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Kotaku, Max Temkin and The Question of Rape Culture
A few days ago, Max Temkin, co-creator of the popular party game Cards Against Humanity, wrote a blog post detailing an apparent rape accusation made against him on Twitter. Temkin alleges the accusation is “totally, patently false”, and goes on to talk on a very personal level how this affected him, offered his version of the truth and ended with his plans moving forward. Basically, he was going to try to forget this ever happened, take a little break from the Internet and presumably continue living his life regardless of what the public forum thought about it. He ended with the request that nobody harass or go after the woman in any way, as he was not interetsed in “a mob of people carrying pitchforks on my behalf”.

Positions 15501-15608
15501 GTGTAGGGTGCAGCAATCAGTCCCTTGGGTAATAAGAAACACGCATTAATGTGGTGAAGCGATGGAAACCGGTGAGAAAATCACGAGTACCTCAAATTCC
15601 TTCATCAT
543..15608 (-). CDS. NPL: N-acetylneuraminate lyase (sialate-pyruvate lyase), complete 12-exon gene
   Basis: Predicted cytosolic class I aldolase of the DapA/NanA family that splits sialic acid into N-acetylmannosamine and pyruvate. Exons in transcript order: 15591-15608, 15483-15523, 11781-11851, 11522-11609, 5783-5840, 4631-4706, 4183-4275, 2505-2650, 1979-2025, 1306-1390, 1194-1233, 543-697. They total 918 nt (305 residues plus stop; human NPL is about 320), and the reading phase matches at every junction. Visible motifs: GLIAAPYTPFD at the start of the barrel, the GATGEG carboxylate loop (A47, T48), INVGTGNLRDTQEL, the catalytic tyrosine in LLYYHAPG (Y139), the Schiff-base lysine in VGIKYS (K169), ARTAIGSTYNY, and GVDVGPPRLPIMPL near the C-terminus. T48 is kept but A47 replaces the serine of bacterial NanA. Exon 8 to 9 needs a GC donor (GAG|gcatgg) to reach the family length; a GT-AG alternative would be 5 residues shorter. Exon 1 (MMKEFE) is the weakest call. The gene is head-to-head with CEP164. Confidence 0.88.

I am not trying to create a conversation on what rape is, how you handle an accusation like that, or whether he is innocent or guilty. Of course the truth of the matter colors the facts: if he is innocent, then we can take his statement for exactly what it is. If he is guilty, obviously that changes everything. We can only deal with the current facts, which are: A) Max and the woman did have some sort of relationship in college, B) there is some misunderstanding between the two of them as to what exactly went down and C) he has not been convicted of any crime, or even had charges brought against him, as of the time of this writing. By every legal metric we have, Max Temkin is an innocent man, but public accusations have a way of turning into public condemnations, and one in particular caught my eye, in the worst way possible.